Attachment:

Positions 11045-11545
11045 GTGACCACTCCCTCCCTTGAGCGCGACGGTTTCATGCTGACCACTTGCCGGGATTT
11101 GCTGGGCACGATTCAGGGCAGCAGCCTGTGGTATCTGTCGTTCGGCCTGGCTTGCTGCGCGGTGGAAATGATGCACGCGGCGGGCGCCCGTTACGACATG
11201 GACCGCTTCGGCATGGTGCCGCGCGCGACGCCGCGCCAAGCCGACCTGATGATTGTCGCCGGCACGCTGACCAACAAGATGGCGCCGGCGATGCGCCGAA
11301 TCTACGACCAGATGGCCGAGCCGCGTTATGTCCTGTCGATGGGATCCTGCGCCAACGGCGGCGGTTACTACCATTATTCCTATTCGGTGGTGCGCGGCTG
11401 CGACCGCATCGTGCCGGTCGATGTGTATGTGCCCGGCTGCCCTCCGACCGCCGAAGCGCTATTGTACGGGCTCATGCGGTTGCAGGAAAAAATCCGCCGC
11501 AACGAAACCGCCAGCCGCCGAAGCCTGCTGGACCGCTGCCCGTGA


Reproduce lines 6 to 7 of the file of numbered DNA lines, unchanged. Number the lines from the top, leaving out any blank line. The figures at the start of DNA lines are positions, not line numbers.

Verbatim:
11401 CGACCGCATCGTGCCGGTCGATGTGTATGTGCCCGGCTGCCCTCCGACCGCCGAAGCGCTATTGTACGGGCTCATGCGGTTGCAGGAAAAAATCCGCCGC
11501 AACGAAACCGCCAGCCGCCGAAGCCTGCTGGACCGCTGCCCGTGA